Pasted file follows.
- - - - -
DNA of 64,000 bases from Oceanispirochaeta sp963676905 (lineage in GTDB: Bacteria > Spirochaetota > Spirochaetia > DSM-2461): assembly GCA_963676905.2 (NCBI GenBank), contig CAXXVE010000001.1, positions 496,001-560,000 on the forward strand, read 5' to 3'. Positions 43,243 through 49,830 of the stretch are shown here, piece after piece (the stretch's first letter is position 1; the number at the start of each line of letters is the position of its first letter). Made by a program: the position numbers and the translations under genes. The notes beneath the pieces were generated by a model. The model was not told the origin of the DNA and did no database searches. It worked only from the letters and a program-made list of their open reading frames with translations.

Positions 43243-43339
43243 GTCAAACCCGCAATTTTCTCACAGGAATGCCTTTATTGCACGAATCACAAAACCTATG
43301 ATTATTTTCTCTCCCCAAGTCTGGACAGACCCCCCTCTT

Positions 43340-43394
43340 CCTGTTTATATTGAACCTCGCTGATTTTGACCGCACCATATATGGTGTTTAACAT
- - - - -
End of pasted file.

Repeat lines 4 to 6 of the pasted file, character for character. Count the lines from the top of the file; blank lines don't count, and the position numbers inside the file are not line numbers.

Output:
43301 ATTATTTTCTCTCCCCAAGTCTGGACAGACCCCCCTCTT

Positions 43340-43394
43340 CCTGTTTATATTGAACCTCGCTGATTTTGACCGCACCATATATGGTGTTTAACAT